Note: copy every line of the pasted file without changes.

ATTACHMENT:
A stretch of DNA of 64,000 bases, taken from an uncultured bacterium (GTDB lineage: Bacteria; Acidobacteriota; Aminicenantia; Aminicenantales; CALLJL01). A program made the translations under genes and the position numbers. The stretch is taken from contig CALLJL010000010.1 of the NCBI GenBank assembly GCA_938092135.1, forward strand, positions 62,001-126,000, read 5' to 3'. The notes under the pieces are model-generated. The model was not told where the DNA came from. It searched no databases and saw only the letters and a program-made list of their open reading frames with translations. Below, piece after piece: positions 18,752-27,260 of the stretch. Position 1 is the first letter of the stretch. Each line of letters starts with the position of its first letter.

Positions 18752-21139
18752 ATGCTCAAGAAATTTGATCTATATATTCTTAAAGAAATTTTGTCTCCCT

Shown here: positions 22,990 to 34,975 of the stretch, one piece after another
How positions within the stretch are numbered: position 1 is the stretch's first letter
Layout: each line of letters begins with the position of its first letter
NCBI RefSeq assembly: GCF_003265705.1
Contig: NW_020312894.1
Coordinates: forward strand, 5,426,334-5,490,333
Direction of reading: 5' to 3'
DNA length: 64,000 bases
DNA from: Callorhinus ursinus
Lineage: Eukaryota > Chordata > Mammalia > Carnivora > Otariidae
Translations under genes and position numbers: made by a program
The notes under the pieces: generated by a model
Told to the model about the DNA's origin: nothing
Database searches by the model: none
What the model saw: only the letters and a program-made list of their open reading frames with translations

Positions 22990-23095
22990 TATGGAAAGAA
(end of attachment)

A stretch of DNA of 64,000 bases, taken from an uncultured bacterium (GTDB lineage: Bacteria; Acidobacteriota; Aminicenantia; Aminicenantales; CALLJL01). A program made the translations under genes and the position numbers. The stretch is taken from contig CALLJL010000010.1 of the NCBI GenBank assembly GCA_938092135.1, forward strand, positions 62,001-126,000, read 5' to 3'. The notes under the pieces are model-generated. The model was not told where the DNA came from. It searched no databases and saw only the letters and a program-made list of their open reading frames with translations. Below, piece after piece: positions 18,752-27,260 of the stretch. Position 1 is the first letter of the stretch. Each line of letters starts with the position of its first letter.

Positions 18752-21139
18752 ATGCTCAAGAAATTTGATCTATATATTCTTAAAGAAATTTTGTCTCCCT

Shown here: positions 22,990 to 34,975 of the stretch, one piece after another
How positions within the stretch are numbered: position 1 is the stretch's first letter
Layout: each line of letters begins with the position of its first letter
NCBI RefSeq assembly: GCF_003265705.1
Contig: NW_020312894.1
Coordinates: forward strand, 5,426,334-5,490,333
Direction of reading: 5' to 3'
DNA length: 64,000 bases
DNA from: Callorhinus ursinus
Lineage: Eukaryota > Chordata > Mammalia > Carnivora > Otariidae
Translations under genes and position numbers: made by a program
The notes under the pieces: generated by a model
Told to the model about the DNA's origin: nothing
Database searches by the model: none
What the model saw: only the letters and a program-made list of their open reading frames with translations

Positions 22990-23095
22990 TATGGAAAGAA